Designer Christian Hall is currently spending more time in his four-wheel drive than in his studio.
In preparation for a JamFactory exhibition in May responding to the 100th anniversary of Bauhaus, Hall is looking towards landscape and the notion of ‘place-based practice’. He has recently camped in the Flinders Ranges and on Yorke Peninsula as a way to explore a sense of time, evolution and biology.
Hall is looking to the ideas of Bauhaus professor László Moholy- Nagy, who drew from structures in biology to create design for human use. “Early 20th century design explored the marriage of ecology and science and how we connect to the materials around us,” Hall says.
The creation of new work sits alongside Hall’s PhD research into the resistance of materials and the insistence of place. He is taking time out from full-time design and making to explore ideas and concepts about the human relationship to art and design. Delving into the writings of contemporary philosopher Alva Noë, Hall reflects that “art is an experience that gives us insight into how we organise ourselves and how we are organised by objects. Art changes human activity and offers insight into what it is to be alive”.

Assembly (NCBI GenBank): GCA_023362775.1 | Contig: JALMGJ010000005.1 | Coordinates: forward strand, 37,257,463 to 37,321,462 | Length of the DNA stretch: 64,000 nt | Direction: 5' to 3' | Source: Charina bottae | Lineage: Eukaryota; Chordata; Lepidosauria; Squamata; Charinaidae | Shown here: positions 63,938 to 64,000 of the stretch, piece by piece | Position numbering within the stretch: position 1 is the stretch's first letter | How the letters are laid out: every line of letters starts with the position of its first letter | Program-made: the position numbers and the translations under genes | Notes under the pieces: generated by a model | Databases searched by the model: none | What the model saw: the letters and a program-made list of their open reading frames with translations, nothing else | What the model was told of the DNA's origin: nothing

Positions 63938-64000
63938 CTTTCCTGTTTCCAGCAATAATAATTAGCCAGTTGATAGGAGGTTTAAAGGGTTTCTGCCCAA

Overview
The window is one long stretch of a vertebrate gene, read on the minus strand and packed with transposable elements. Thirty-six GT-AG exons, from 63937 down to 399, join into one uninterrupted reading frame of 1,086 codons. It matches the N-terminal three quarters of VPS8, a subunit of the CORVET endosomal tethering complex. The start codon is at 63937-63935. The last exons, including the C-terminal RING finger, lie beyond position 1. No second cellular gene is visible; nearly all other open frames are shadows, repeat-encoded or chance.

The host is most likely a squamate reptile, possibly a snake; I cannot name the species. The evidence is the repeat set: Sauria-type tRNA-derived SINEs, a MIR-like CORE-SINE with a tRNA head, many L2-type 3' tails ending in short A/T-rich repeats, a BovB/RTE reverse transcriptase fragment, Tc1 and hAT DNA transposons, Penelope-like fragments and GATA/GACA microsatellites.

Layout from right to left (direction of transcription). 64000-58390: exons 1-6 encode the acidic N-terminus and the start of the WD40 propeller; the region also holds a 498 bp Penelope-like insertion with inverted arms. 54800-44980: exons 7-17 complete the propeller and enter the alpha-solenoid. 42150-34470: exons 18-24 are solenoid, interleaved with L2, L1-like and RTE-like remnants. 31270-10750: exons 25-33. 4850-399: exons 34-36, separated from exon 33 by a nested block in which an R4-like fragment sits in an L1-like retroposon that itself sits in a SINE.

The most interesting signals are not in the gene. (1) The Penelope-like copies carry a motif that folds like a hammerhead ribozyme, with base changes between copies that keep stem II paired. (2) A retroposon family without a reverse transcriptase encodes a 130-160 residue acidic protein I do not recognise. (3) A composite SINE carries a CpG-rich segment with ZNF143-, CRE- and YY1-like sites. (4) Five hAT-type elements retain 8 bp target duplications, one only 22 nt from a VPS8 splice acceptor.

This period of study is having a noticeable effect on an artist who has established a significant design career. Hall is moving away from working on computers and what he calls the “predictive technologies” to explore the wildness and messiness of materials. He continues to focus on metals but is drawn to the permanence, stillness and seductive qualities of rock. This new body of work will bring together horizontal forms of landscape and the vertical shape of plants, with early models and maquettes hinting at layers of geometric forms and shapes.
In stark contrast to forays into sand and desert, Hall is travelling to Shanghai in April 2019 for a Guildhouse Yiwei Art Foundation residency. He is fascinated by the craziness and contrasts of modern China and says he will use the residency to explore “geometric confabulation with light and shadow as a starting point for new work to leave in China and work to bring home”.
It’s a busy time for this South Australian artist who, after this time of creating and exhibiting new work, will undoubtedly take off with his dog and swag to a camping spot beneath the stars.
Guildhouse is a not-for-profit organisation dedicated to supporting South Australian visual artists, craftspeople and designers to develop and maintain sustainable careers.
The Adelaide Review is a media partner of Guildhouse.